Inheritance Tax and your Family Home

Family home inheritance tax

Talk to the average accountant in the street, and you’ll get a version of ‘there’s not much Inheritance Tax planning that can be done re your family home’. Well, ‘Au contraire, Blackadder’, you have options, and they’re all legal

That said, if you’re married, or in a civil partnership, and your home is worth £1m, or less, and you’re planning to leave it to your own kids, then go have a lay down and watch some Netflix, coz there’s nothing you need to do – at least not with that part of your overall estate!

If you don’t fit that mould, and not so many do anymore, then this blog’s for you. So, grab a coffee, adjust anything that’s tight, or itchy, and let’s take a look at how best to exercise your duty of care, for your family..

The tax position

There are many pages of legislation relating to Inheritance Tax in general, and to the family home in particular. It’s the one asset class that applies to most people, and the one where there’s been plenty of ‘avoidance schemes’ in the past

Be in no doubt, His Majesty’s Revenue & Customs (HMRC) has wide powers and a great deal of targeted anti-avoidance legislation at its disposal and, quite properly, uses all of them to the fullest extent. In particular, beware “Gifts with Reservation’. More on that later

To plan properly, you need professional input, because UK Inheritance Tax legislation is complex, and complicated, and rarely ‘does what it says on the tin’, to borrow from RonSeal (the preservative manufacturer, not the one at Dudley Zoo!)

Take action, start now

Take action now to protect your family home

You must take action, as the default position likely will cost your family serious tax

When your beneficiaries are crossing Claymores with HMRC, trying their best to sort Probate on your estate, and just a few weeks after you died, it’ll be because you couldn’t be arsed to sort things for them!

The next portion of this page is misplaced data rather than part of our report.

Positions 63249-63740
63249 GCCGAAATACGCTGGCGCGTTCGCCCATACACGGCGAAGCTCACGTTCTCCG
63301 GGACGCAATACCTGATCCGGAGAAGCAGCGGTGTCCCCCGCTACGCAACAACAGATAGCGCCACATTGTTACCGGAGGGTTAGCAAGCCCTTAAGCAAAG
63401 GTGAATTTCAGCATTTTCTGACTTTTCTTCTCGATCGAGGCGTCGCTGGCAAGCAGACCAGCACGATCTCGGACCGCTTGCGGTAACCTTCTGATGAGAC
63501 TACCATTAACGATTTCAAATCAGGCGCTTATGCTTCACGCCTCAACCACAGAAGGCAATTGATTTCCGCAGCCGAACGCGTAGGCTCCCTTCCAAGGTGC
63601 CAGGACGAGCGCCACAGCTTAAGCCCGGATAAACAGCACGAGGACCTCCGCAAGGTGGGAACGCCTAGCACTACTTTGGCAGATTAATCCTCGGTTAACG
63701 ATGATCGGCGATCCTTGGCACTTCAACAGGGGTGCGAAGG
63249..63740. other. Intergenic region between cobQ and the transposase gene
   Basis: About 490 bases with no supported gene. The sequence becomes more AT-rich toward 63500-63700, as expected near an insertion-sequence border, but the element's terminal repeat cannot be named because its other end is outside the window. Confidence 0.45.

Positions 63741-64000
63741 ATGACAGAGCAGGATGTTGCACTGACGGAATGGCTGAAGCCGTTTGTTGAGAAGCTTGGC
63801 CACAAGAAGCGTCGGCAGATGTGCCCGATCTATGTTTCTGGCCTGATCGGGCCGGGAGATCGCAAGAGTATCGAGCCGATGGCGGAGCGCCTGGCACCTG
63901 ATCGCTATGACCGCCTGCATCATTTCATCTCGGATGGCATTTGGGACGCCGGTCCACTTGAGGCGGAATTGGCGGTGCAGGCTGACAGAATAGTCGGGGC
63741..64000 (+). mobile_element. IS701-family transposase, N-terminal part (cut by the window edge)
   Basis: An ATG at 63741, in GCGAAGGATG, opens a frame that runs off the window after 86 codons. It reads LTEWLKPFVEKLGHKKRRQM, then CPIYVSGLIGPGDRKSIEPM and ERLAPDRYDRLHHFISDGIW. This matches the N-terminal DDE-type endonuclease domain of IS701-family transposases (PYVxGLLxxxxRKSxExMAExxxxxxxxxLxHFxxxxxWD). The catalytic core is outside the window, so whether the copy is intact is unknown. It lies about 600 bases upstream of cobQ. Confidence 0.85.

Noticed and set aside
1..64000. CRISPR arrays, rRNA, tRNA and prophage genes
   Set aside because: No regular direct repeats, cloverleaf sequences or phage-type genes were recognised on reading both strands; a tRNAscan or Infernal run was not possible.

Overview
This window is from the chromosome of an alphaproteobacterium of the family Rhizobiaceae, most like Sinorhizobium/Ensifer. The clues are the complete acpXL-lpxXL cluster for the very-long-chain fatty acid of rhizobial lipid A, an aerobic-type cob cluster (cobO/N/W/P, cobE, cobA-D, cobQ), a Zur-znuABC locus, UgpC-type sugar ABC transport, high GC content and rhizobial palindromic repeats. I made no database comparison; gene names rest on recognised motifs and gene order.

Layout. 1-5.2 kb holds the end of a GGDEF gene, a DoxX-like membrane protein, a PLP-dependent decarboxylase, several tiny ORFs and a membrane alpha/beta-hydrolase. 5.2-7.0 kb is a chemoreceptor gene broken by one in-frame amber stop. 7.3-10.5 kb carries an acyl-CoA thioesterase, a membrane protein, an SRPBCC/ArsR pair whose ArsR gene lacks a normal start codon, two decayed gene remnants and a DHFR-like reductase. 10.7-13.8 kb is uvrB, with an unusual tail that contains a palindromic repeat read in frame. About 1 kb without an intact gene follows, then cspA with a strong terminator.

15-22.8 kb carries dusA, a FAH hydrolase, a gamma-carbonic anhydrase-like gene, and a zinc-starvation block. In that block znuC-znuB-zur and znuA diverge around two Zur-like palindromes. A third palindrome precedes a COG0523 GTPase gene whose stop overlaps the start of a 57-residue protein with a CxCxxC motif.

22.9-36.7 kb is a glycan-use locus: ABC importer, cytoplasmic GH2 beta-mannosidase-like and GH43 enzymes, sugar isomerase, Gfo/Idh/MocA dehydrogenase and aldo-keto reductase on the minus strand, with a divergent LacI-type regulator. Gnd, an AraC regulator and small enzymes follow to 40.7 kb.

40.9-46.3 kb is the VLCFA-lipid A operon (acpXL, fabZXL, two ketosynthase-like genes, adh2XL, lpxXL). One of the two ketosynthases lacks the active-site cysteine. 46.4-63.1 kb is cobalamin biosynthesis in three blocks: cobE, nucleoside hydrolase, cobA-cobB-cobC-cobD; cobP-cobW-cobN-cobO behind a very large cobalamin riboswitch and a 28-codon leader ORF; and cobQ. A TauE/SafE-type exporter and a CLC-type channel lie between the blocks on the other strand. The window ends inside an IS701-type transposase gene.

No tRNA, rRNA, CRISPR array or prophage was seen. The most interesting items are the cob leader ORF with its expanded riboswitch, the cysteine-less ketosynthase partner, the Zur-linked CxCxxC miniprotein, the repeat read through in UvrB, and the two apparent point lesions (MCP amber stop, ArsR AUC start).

Facts don’t cease to exist just because you ignore them so, get your Will done, professionally, and then sort your Inheritance Tax planning for your family home and your other assets

Remember – the cost of ‘doing nothing’ is far less than the cost of ‘doing something’, and you really do need professional advice

Here’s some of HMRC’s rules re Inheritance Tax and the family home:

Exemptions totalling £1m are available so, in theory, that should mean that most UK family homes are outwith the scope of Inheritance Tax. Here’s those Exemptions:

Nil Rate Band £325,000
Transferable Nil Rate Band £325,000
Residence Nil Rate Band £175,000
Transferable Residence Nil Rate Band £175,000
Total exemption £1,000,000

If you’re a married couple, or a widow, or widower, your family home is not worth more than £1m, and you want to leave it to your children, that works, so you can focus on Inheritance Tax planning for your other assets, if appropriate

Unless, of course, your total assets are worth more than £2m, when you will lose some, or all, of the Residence Nil Rate Band, due to ‘Tapering Provisions’

Here’s a few more examples of when you may not qualify

  • If you give your home away (no, don’t titter, some people do that!) then your family may not benefit from Residence Nil Rate Band
  • If your family home is worth more than £1m
  • If you’re a single, divorced, or unmarried person
  • If you’re leaving your family home to someone who is not a direct descendent

Wealth warning

Before we get started on legal Inheritance Tax planning options, there needs to be a wealth warning: if you make a gift of your family home, and then retain any form of benefit, it will fall foul of ‘Gift with Reservation’ rules, and the planning will fail for Inheritance Tax purposes. Which means that your family will still have to pay the Inheritance Tax. So make sure you take proper professional advice..

(‘Pick me, pick me..’ Donkey, from Shrek!)

What are the Inheritance Tax planning options for the family home?

Downsizing is an option. The simplest version is to sell your family home, move into a smaller one, and give away some or all of the surplus. The gift is a ‘Potentially Exempt Transfer’ (PET) which means that, providing you survive for 7 years, your gift is outside of your estate for Inheritance Tax purposes

Another option is to sell your family home, move into rented accommodation, and give away some or all of the sale proceeds. That’s a PET, and not one for the risk-averse!